This question follows on from my earlier question Can Wolfram's Player Pro Use Proprietary Packages.
That question appeared to have established that, yes, PlayerPro can use proprietary packages.
Hmmm....? I've got two problems (to start) one of which I'll describe here and the second in a separate question.
I purchased a PlayerPro license ($200 USD) for OS X to evaluate what it really can and does do. I installed it on a machine that had no other Mathematica installation. I tested its installation and functionality by running a couple of simple completely self-contained
CDFs on it without any trouble.
I then transferred copies of three files to the PlayerPro equipped machine and located them in the following directories:
/Users/username/Library/MathematicaPlayerPro/Applications.myPackage.m /Users/username/Library/MathematicaPlayerPro/Applications.myNotebook.nb /Users/username/Library/MathematicaPlayerPro/Kernel.init.m
myPackage.m holds proprietary functions.
myNotebook.nb provides a
InputFields and a
Button to execute code contained in myPackage.m. All of its code resides in an initialization cell (but that starts to get into my next question).
init.m contains the following code:
(** User Mathematica initialization file **) Get["myPackage`"]
The comparable deployment on my machine running Mathematica works perfectly.
On the PlayerPro machine, not so much.
I have shut down and restarted PlayerPro and the problem persists. I have rebooted the machine, launched PlayerPro and the problem persists.
Upon opening myNotebook.nb, I can see plainly that none of the function names from myPackage.m have run. They all remain blue. The package has not loaded automatically. As the notebook depends almost entirely on the code in the package nothing in it executes.
Neither does it appear that the initialization cell runs.
I then went into:
PlayerPro >>> Preferences >>> System >>> Edit Trusted Directories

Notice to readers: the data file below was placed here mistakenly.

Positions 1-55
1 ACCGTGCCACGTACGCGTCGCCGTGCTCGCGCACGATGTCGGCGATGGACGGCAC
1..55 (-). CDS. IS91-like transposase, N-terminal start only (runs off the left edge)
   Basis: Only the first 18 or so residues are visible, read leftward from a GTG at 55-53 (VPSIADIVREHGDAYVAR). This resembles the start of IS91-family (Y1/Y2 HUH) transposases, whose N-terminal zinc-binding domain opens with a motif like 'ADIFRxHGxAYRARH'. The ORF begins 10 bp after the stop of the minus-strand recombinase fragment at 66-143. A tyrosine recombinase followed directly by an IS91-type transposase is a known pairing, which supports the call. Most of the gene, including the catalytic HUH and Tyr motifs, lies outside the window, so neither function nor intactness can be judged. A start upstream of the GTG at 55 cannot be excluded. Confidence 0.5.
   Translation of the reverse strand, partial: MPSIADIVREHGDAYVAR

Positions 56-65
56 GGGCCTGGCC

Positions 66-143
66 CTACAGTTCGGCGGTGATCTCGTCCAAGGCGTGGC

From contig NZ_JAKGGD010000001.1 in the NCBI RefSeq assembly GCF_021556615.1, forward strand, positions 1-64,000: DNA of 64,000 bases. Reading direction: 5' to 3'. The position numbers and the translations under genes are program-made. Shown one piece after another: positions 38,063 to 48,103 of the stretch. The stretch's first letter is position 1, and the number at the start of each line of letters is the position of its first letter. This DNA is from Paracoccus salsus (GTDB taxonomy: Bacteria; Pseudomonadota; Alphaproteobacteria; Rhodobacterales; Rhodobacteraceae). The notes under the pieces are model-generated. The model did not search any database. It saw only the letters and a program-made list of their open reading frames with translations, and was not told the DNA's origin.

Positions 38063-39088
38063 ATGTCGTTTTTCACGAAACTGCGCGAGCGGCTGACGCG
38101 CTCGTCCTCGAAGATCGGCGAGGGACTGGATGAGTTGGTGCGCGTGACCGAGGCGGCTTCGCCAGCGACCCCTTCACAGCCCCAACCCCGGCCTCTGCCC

and specifically added the:
directories, restarted, rebooted, still nothing.
Does anyone have any ideas of how to get this working?
I've actually phoned Premier Support about this. The did not have a ready answer. If I hear anything useful from them I'll post it.
Update 1: I have used
Encode to encode the package in question.
I have made the assumption that the
init.m package would not require encoding. Perhaps that assumption needs reexamination.
Update 2: Encoding
init.m has no affect.
Update 3: I created a notebook to test the following two lines of code for loading the package:
Get["myPackage`"] $Failed Get["Users/username/Library/MathematicaPlayerPro/Applications/myPackage`"] Get::noopen : Cannot open Users/username/Library/MathematicaPlayerPro/Applications/myPackage` $Failed
I have also tried:
Needs["myPackage`"] Needs::nocont : Context myPackage` was not created when Needs was evaluated. $Failed
Get::noopen : Cannot open Users/username/Library/MathematicaPlayerPro/Applications/myPackage` Needs::nocont : Context myPackage` was not created when Needs was evaluated. $Failed
Update 4: Premier Support suggested some of the same things that Albert does in his answer below (still working through all of Albert's suggestions). They did discover something peculiar with PlayerPro:
I know that the main difference between this procedure and what you may have been doing with your package is that you have your Needs/Get statement inside of the PlayerPro init.m file. I did try doing the same, and found that it did not load the package. I will check on this issue with our developers to get more information.
Update 5: Sorry for all these updates, but this now appears like a bug in (at least) PlayerPro 188.8.131.52. The init.m file whether encoded or not simply doesn't do its job, at least not in anyway similar to how it works in full blown Mathematica.
I have successfully found a workaround (but not a happy one), with the generous assistance of both answers made to this question. Still, having Wolfram provide either a fix or at least a readily available explanation of why it differs in PlayerPro from Mathematica would save a lot time and frustration.